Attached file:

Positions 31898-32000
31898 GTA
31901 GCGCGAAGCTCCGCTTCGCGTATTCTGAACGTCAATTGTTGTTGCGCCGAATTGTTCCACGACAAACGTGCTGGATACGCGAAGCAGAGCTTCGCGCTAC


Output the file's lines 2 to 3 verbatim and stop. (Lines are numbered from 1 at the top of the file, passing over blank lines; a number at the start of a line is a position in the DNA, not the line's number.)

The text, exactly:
31898 GTA
31901 GCGCGAAGCTCCGCTTCGCGTATTCTGAACGTCAATTGTTGTTGCGCCGAATTGTTCCACGACAAACGTGCTGGATACGCGAAGCAGAGCTTCGCGCTAC